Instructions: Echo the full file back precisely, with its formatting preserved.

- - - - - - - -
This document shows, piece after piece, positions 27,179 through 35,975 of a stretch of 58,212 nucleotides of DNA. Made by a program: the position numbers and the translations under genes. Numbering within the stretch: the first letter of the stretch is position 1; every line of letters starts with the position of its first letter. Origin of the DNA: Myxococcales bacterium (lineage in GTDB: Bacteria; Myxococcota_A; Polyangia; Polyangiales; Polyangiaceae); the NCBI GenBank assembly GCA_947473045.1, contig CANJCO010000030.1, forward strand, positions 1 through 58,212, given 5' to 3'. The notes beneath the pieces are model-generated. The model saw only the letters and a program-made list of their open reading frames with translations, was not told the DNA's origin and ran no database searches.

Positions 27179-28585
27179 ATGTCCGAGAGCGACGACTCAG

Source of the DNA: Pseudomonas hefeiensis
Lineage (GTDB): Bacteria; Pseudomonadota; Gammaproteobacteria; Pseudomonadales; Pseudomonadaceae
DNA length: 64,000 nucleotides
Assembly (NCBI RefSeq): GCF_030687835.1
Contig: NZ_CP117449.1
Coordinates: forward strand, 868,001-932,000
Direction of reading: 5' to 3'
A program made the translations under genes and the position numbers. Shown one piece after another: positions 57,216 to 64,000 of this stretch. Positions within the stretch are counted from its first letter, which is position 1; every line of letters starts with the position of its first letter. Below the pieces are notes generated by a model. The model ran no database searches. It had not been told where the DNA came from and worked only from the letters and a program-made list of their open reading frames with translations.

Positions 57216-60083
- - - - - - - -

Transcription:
This document shows, piece after piece, positions 27,179 through 35,975 of a stretch of 58,212 nucleotides of DNA. Made by a program: the position numbers and the translations under genes. Numbering within the stretch: the first letter of the stretch is position 1; every line of letters starts with the position of its first letter. Origin of the DNA: Myxococcales bacterium (lineage in GTDB: Bacteria; Myxococcota_A; Polyangia; Polyangiales; Polyangiaceae); the NCBI GenBank assembly GCA_947473045.1, contig CANJCO010000030.1, forward strand, positions 1 through 58,212, given 5' to 3'. The notes beneath the pieces are model-generated. The model saw only the letters and a program-made list of their open reading frames with translations, was not told the DNA's origin and ran no database searches.

Positions 27179-28585
27179 ATGTCCGAGAGCGACGACTCAG

Source of the DNA: Pseudomonas hefeiensis
Lineage (GTDB): Bacteria; Pseudomonadota; Gammaproteobacteria; Pseudomonadales; Pseudomonadaceae
DNA length: 64,000 nucleotides
Assembly (NCBI RefSeq): GCF_030687835.1
Contig: NZ_CP117449.1
Coordinates: forward strand, 868,001-932,000
Direction of reading: 5' to 3'
A program made the translations under genes and the position numbers. Shown one piece after another: positions 57,216 to 64,000 of this stretch. Positions within the stretch are counted from its first letter, which is position 1; every line of letters starts with the position of its first letter. Below the pieces are notes generated by a model. The model ran no database searches. It had not been told where the DNA came from and worked only from the letters and a program-made list of their open reading frames with translations.

Positions 57216-60083